Install ios-webkit-debug-proxy:
“The ios_webkit_debug_proxy allows developers to inspect MobileSafari ... on real and simulated iOS devices”
brew install ios-webkit-debug-proxy

Install appium:
brew install node
npm install -g appium
npm install wd

Launch ios_webkit_debug_proxy:
ios_webkit_debug_proxy -d
Go to http://localhost:9221/
You should see “iOS Devices” and nothing else
Connect iPhone
You should see “1. localhost:9222 - iPhone” where localhost:9222 is a hotlink
Disconnect iPhone.
Refresh browser. localhost:9222 is no longer a hotline
Reconnect iPhone
Refresh browser. Hotlink is back.
Click link and see: “Inspectable pages for iPhone:”
Launch Safari on iPhone and go to google
Reload browser on Mac and see a line added to the page: “1. https://www.google.com/” where https... is a hotlink
Click hotline and you will see ios_webkit_debug_proxy tool, which you can use like Firebug to inspect elements on the page.

Get the UDID of the iPhone:
When you see your UDID in iTunes, you may need to right-click it and select Copy. Keyboard shortcut may not work.

Run appium server:
In a new terminal shell, type:
appium --session-override

Write a test that uses SafariLauncher to open your website and make Selenium calls to test the site:
{Beyond scope}

Run your test against the iPhone simulator:
In another terminal shell, type:
mvn -Dtest=com.saucelabs.appium.SimulatorSafariTest test
Watch as the simulator starts (SLOW)
You will see SafariLauncher start (SLOW)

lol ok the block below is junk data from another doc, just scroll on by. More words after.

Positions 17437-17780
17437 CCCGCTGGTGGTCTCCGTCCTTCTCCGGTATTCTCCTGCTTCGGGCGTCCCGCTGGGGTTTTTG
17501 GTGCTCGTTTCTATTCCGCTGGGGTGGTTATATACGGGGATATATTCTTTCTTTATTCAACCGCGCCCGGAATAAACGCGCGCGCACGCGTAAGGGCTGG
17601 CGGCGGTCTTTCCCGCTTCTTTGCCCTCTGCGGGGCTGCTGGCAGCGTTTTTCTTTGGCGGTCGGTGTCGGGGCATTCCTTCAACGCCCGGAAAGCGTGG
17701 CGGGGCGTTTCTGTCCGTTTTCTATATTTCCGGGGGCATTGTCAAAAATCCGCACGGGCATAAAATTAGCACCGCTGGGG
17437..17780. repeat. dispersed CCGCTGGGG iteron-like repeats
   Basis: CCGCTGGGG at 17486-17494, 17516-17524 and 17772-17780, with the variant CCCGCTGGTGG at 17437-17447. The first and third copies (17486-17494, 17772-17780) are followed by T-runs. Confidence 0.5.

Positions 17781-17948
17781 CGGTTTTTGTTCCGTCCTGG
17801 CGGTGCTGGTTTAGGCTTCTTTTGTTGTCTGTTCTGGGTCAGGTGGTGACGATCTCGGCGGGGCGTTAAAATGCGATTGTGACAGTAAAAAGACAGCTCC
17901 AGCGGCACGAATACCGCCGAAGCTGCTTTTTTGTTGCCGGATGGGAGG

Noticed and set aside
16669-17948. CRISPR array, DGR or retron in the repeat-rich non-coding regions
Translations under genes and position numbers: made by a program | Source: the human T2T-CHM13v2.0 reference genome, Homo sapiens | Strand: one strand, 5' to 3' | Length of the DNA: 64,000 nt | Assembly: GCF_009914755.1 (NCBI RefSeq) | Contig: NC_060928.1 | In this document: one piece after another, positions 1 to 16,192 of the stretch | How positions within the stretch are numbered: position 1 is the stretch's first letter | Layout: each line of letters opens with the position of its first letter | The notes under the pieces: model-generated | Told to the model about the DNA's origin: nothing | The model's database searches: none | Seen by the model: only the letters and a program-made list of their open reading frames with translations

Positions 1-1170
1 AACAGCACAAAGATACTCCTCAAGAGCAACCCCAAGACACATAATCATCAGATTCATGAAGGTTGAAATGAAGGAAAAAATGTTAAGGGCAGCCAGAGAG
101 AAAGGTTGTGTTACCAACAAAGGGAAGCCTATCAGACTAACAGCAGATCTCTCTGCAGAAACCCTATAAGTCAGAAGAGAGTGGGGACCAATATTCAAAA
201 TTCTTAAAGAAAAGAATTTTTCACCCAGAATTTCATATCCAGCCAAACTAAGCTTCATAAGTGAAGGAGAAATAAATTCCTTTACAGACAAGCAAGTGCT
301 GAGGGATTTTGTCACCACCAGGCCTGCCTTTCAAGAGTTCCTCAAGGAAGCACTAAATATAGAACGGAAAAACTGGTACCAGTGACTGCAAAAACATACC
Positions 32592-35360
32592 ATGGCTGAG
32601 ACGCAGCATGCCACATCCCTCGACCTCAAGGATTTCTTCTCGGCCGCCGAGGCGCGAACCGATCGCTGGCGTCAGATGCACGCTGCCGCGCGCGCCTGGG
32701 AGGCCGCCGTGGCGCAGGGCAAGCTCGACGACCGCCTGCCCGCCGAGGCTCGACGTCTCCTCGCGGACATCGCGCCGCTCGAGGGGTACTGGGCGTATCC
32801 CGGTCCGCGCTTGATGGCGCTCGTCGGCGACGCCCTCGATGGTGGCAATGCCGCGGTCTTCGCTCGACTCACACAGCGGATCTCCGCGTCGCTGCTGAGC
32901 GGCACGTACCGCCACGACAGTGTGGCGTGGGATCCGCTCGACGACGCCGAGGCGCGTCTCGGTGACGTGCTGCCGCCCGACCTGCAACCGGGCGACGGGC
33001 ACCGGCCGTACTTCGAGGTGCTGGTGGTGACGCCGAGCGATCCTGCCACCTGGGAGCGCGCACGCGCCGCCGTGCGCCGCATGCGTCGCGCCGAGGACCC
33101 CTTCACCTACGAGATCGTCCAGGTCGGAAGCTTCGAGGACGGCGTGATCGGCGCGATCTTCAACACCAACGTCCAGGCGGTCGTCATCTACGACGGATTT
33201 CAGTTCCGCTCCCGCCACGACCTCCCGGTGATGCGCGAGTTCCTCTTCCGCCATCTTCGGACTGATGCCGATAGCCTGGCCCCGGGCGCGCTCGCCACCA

You will see the website launch (SLOW)
You will see your test steps performed.
Look at output of appium window.

Stop appium server:
In the terminal shell where you launched appium, type ctrl-c

Run appium server and tell it the id of the iPhone you want to use:
In same terminal shell used for , type:
appium --session-override --udid e8fae...719
Use the udid for your iPhone, not e8fae...719 shown above.

Run your iPhone test:
In the same terminal shell you used to run the simulator, type:
mvn -Dtest=com.saucelabs.appium.iPhoneSafariTest test
Fix any compilation errors
Watch iPhone screen.
You will see SafariLauncher installed
You will see SafariLauncher run.
After a delay, SafariLauncher will launch your website in Safari.
You will see your test steps performed.
Look at output of appium window.

Saturday, March 9, 2013

Sunday, March 3, 2013

I'll be Presenting at Agile and Beyond 2013!

I'm excited to announce that I will be presenting at Agile and Beyond 2013, this Saturday, March 9 in Dearborn, Michigan! It's a great conference, even if you don't come to hear me. ;) There are still seats open. The website lists the price as $129, but if you contact me I can give you a discount code that will get you in for $79.

I will be presenting the talk that I gave at Agile Groupies in October of last year, "Refactor Your Software Career." I will be talking about my three-year journey from stagnant developer to my awesome position today with Pillar. A key component of that journey is my idea of Transformative Networking, which is a way of identifying events that will allow you to simultaneously increase your tech skills and expand your network. In short, the events that I found the most worthwhile for improving my career met most or all of the following criteria:

creating value in desired field with others in person with people in target

If you can't make it to my talk, you can get my original deck here, or I will be publishing my new deck shortly after Agile and Beyond this weekend.